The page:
Welcome to week 191 of the Tuesday Photo Challenge!
Thanks again to all of you for the wonderful posts on last week’s theme of Mist! I have to admit that I struggled a bit with this week’s theme, as the holidays are also coming up and I wanted to leave some options for next week’s theme. However, after some looking around, I thought that it might be interesting to go for something rather Common… Whether it is the every day, common object or the things that you have in common, or crossing the town common… This is a word that allows for plenty of creative directions to be taken, so feel free to take the one that speaks to you!
I look forward to reading all of your posts on this theme and seeing what path you have chosen on this theme.
Here’s a rather common object…
There are few objects that are more common than the paperclip: a bit of metal, bent several times to give it utility. My goal in this product shot was to lend something a bit more artistic to this run-of-the-mill object. By using a very low angle of incidence in my lighting of the scene, more shadows were projected by the paperclips, adding a bit of drama.
The full rules of this challenge are in TPC Guidelines, but here’s the tl;dr:
Create a pingback link to this post, so that I can create a post showing all of the submissions over the week (note: pingbacks may not appear immediately, as my site is set up to require approval for linking to it; helps against previous bad experiences with spamming)
Have fun creating something new (or sharing something old)!!
Let the common be your guide to uncover the uncommon in the every day!
The WordPress Daily Prompt provides the theme of Profuse, which gave me an immediate thought.
One of the things that I have always enjoyed doing in my photography is the solving of tricky lighting riddles, which is something that I tackled in this situation.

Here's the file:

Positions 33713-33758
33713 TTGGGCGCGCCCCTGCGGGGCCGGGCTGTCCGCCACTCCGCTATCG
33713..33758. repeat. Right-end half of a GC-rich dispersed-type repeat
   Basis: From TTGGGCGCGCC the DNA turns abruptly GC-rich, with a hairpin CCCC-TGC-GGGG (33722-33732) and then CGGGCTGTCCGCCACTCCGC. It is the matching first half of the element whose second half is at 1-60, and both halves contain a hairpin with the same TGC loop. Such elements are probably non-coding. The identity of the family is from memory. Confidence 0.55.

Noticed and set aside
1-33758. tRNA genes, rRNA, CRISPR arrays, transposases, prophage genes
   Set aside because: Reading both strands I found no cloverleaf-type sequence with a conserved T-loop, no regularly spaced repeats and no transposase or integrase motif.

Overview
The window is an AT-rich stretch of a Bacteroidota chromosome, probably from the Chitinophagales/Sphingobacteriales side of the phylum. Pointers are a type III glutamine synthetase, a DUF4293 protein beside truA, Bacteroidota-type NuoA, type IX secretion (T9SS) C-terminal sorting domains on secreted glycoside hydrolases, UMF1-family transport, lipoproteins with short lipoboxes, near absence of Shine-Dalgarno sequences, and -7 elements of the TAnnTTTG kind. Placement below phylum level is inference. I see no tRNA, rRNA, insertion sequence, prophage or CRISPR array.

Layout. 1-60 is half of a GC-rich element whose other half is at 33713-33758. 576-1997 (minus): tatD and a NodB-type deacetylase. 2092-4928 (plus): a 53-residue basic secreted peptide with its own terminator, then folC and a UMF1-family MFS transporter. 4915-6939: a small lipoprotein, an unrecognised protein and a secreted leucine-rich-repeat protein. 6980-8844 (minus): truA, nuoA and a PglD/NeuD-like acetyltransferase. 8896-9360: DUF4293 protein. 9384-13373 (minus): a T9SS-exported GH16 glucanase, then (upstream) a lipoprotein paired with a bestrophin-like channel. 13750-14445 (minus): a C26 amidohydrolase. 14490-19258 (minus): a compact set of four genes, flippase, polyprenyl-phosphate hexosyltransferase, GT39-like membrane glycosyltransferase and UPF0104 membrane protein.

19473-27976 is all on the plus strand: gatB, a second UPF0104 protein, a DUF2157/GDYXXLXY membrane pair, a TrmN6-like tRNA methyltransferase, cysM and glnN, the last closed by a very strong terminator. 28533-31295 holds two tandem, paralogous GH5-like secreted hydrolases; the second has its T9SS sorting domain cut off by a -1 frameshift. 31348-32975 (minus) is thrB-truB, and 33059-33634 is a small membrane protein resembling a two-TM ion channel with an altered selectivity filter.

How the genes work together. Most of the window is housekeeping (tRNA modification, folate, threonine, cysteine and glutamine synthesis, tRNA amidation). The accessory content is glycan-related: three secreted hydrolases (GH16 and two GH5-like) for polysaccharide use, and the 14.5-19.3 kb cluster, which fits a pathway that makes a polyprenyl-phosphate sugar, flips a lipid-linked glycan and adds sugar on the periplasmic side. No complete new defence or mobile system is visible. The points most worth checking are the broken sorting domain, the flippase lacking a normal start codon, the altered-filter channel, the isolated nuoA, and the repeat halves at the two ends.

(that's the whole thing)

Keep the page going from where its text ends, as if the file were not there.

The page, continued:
I wanted to photograph these paperclips in a way that gave them a bit more drama and, maybe even a bit of mystery. To achieve this effect, I looked to provide stark shadows, which meant to keep the light at a very low angle of incidence and ensuring that the background stayed very black, as seen here…
Shooting a black background is a bit tricky, as any light that falls on it has the tendency to show up gray. For this shoot I used a single flash and cinefoil to control the light (and shadow). Cinefoil is akin to a heavy aluminum foil, but a matte black rather than shiny. In order to make the paperclips large, I used a macro lens with an extension tube, so that I could pull the focal plane in a little closer.
It was fun to create this shot, and even more fun, after I printed it as a 16″x20″ format print; it’s cool to see paperclips becoming large!
I have to admit that when I saw today’s WordPress Daily Post prompt of Bespoke, I had to double-check the meaning and usage of this rather infrequently used word. After checking and finding out that it refers to something made to order, to particular specifications, an idea came to mind right away!
A couple of years ago, I ordered a truly custom piece of art from Chris Alexander of Creo Design ; Chris is based in Pert, Scotland, and a truly creative guy, as his creations demonstrate.
The Graffiti Anatomy was designed by Chris as a truly limited edition of 10 pieces world-wide, each standing over 12″ tall. Chris left the choice of paint colors and finish to each customer, making every one of them unique, and truly bespoke! After receiving this beauty, I knew that I had to photograph it in all its glory, which I think succeeded.